Yosakoi dance festival and museum, Kochi City
Every August the city of Kochi comes alive for the Yasakoi dance festival with some 300 groups performing to crowds of thousands. The streets and corners of the city are taken over, as competitions to crown the best play out on domestic news channels.
Dating back to 1954, the festival was a chance to bring everyone together after a painful time. It’s blossomed and grown over the years, and now takes place worldwide, although it originals hail from Kochi. Elaborate costumes and well-rehearsed routines are more significant and bolder than when the festival first started, but the rules remain the same.
The dance must use the Naruko, a type of clapper within the dance. The music can be as wished but must include part of the original song. Also, a vehicle acting as a float must accompany the group playing the music. The dance groups can be up to 150-strong, and this makes for a flurry of colour and music over the days the event runs.
If you don’t visit Kochi during the festival, but want to learn more about the Yosakoi, a brand new museum is now open, and although a lot of the information isn’t in English, guides can help, or you can just have a go at the dance in the ‘classroom’, see the bright costumes, and watch performance videos from years gone by.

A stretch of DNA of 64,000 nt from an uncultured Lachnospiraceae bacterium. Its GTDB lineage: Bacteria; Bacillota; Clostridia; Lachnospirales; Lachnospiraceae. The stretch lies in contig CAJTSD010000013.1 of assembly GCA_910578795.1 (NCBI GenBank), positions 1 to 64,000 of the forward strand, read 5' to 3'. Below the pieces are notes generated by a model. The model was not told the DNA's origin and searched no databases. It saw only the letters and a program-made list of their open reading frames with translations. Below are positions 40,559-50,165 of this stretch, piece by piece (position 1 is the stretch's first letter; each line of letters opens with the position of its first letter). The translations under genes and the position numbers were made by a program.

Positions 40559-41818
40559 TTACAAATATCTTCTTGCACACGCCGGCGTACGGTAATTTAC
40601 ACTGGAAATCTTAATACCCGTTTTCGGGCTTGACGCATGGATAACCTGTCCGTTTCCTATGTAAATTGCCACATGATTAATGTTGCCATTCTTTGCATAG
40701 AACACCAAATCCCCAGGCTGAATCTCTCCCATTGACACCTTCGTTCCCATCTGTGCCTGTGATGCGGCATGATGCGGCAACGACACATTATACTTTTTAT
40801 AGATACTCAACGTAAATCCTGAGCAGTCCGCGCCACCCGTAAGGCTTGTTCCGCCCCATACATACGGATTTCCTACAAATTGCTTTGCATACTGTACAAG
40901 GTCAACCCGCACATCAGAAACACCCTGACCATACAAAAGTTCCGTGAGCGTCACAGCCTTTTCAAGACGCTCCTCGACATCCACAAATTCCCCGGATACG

Ekin Museum and Festival, Akaokacho
The Ekin Museum offers an insight into the artwork and life of Hirose Kinzō (also known as Ekin), a disgraced official painter whose career turning into something quite interesting after his royal downfall.
I didn’t really plan on visiting the museum, but it’s quite a fascinating story. Ekin was born into a working-class family in Kochi but eventually wound up as a head painter for the important family at the height of the Tosa Domain. He was accused of forging work, and fired from his role, then disappearing from the public eye for ten years.
Eventually, he reappeared with this very unique, and sometimes quite disturbing artworks, projecting multiple scenes from one story onto one large canvas.
While copies of the works can be seen in the museum year-round, In July, a festival takes place on the streets of Akaokacho, where the original paintings are taken outside and illuminated by candlelight in the traditional way. Locals and regional tourists especially flock for this eerie evening of arts and entertainment, so if you find yourself in Kochi in July, check out the festival dates to join in.
There is so much more to do in Kochi, with nature, rivers, forest and striking coastline being the main draw to the prefecture. But, with this list, I hope I’ve highlighted some of the more traditional cultural experiences you can have to compliment your water-sports and adventure activities, because it’s these moments that create the best memories!